Guerra: Bid protests as a business strategy

In a recent column in FCW I suggested that maybe it was time we as a community came together to figure out why there are so many protests of information technology acquisitions lately. Well, the answer came in my e-mail the other day. Some company is actually conducting a seminar titled “A Successful Bid Protest Can Produce a Contract Win.”

Yes, for a mere $350, the e-mail states, “This seminar will give federal salesmen and sales managers the information that they need to use the bid protest process as part of a successful sales strategy. The seminar is unique in teaching protests from the salesman's perspective.”

They go on to say that there are “types of losses that you should almost always protest.” Not that you should only protest when you believe that a procurement was improperly conducted, or that the request for proposals was intentionally structured to award to a particular company irrespective of their real ability to perform. No, they suggest, we should protest based upon the type of loss you experience.

It is appalling that in a time when government acquisition personnel are under increased stress to conduct ever more complex acquisitions, we as a community should seek ways to protest more contract awards. It isn’t bad enough that we already have protests that in many cases are “fishing expeditions.” Now we want sales reps and managers pursuing protests as a way to make their quotas.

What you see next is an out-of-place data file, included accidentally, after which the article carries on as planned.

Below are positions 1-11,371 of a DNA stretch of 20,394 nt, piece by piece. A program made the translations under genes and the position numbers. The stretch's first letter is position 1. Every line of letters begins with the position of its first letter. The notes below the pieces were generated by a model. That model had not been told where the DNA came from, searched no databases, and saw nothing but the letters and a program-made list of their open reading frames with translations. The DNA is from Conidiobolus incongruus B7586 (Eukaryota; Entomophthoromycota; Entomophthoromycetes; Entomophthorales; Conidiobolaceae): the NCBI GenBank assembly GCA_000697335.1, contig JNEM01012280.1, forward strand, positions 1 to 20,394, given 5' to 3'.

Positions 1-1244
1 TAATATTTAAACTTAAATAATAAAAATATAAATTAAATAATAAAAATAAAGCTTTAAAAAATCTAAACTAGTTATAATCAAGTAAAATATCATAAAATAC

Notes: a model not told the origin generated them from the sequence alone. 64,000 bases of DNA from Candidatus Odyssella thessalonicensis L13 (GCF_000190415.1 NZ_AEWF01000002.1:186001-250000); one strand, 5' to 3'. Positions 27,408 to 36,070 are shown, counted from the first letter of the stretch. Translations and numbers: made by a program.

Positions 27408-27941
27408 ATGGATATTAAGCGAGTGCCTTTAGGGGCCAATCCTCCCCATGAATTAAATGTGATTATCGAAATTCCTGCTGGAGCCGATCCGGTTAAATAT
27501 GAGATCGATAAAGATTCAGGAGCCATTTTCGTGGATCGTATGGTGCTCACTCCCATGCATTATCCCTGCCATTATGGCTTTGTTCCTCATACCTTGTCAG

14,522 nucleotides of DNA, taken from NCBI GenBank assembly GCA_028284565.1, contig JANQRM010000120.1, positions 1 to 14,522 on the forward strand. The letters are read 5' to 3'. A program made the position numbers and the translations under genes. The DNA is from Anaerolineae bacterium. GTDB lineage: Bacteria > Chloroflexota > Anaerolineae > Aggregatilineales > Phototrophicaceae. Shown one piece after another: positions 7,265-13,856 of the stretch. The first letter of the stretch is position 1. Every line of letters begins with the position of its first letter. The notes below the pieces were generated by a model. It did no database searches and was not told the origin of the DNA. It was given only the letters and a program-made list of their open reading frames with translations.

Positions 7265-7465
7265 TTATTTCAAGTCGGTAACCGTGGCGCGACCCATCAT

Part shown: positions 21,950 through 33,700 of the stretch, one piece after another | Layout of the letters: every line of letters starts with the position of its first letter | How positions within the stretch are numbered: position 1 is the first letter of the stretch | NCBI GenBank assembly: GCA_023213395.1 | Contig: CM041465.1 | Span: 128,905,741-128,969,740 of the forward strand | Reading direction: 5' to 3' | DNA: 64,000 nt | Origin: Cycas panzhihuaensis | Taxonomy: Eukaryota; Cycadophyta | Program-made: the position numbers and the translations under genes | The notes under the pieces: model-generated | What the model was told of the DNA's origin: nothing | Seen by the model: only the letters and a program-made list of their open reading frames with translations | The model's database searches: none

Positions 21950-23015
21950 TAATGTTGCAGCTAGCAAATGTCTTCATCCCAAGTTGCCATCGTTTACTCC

From the seminar summary, one would think that all one needs to do is file a protest and that nothing serious happens. Well, sure, submitting a protest is easy and not too expensive. The initial document, if properly structured by outside counsel, can cost your company as little as $10,000. But it’s that cumbersome thing called discovery, which leads to reviews, revisions and updates to your protest, that ends up costing you hundreds of thousands of dollars.

You also run the risk of alienating your customer, which must deal with the program delays and spend hundreds of thousands of dollars to defend its award decision.

How about an alternative seminar? Maybe one that says “Protest a contract award only when you are absolutely certain that a procurement was unfairly conducted and you are sure that the protest is not disrupting a mission critical function.”

I think I’ll take my $350 and donate it to the National Institutes of Health's Children’s Inn. That seems a much more worthwhile investment.

Guerra is a partner at the consulting firm Guerra and Kiviat.

About the Author

Robert J. Guerra is a partner at the consulting firm Guerra and Kiviat.

Reader comments

Fri, Oct 23, 2009 Mike Del-Colle

Using protests as a business strategy reminds me of some shady, greasy,ill-fitting suit low life who wants to use trickery and misrepresentation to gain entry into an event they are not qualified to attend. We do a disservice to and dishonor the acquisition workforce and process when we trivialize a legitimate business tool, which should be used sparingly, as if it were an everyday hammer. I am not against protests [when I was in the Government I actually thought they could be a good thing] - but I am fiercely opposed to protests as a form of business spaghetti - throw it against the wall and see what sticks. I do think we need to make better use of IDIQ ombudsman in task order competitions when unsuccessful offerors believe the Government has deviated from their stated acquisition strategy.